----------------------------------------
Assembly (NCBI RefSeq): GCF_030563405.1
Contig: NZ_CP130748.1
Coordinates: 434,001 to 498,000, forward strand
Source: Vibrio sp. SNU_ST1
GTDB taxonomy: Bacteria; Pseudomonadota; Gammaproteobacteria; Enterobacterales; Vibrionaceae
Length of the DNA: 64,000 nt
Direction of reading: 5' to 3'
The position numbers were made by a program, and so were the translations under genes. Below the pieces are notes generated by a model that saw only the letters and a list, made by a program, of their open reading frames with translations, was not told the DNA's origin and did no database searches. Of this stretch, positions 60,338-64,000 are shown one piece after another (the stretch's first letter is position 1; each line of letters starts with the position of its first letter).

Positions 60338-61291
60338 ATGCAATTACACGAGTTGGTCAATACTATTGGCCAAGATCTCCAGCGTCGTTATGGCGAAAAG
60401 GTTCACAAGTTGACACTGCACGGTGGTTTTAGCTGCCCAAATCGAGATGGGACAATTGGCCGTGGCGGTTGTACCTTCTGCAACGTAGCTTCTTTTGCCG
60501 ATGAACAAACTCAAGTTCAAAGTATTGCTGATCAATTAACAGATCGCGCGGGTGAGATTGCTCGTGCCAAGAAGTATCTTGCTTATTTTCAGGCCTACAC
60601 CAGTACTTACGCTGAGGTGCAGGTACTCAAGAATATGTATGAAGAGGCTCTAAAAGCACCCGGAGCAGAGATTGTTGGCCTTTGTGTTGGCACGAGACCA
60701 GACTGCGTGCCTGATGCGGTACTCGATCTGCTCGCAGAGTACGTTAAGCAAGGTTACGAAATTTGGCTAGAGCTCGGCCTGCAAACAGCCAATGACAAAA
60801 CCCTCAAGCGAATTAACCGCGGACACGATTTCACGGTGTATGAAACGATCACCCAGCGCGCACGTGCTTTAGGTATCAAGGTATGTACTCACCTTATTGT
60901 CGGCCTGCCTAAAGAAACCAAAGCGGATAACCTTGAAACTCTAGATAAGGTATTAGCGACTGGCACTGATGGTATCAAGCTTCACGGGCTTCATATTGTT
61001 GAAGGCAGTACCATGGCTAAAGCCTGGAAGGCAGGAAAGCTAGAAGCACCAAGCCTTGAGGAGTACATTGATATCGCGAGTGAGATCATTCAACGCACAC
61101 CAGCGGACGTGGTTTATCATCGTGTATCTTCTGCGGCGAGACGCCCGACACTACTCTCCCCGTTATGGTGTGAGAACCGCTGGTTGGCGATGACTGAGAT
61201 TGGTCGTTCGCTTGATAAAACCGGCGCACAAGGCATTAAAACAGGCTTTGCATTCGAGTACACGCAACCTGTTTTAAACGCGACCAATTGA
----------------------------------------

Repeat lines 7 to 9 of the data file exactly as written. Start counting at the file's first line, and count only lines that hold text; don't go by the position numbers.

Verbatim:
Direction of reading: 5' to 3'
The position numbers were made by a program, and so were the translations under genes. Below the pieces are notes generated by a model that saw only the letters and a list, made by a program, of their open reading frames with translations, was not told the DNA's origin and did no database searches. Of this stretch, positions 60,338-64,000 are shown one piece after another (the stretch's first letter is position 1; each line of letters starts with the position of its first letter).

Positions 60338-61291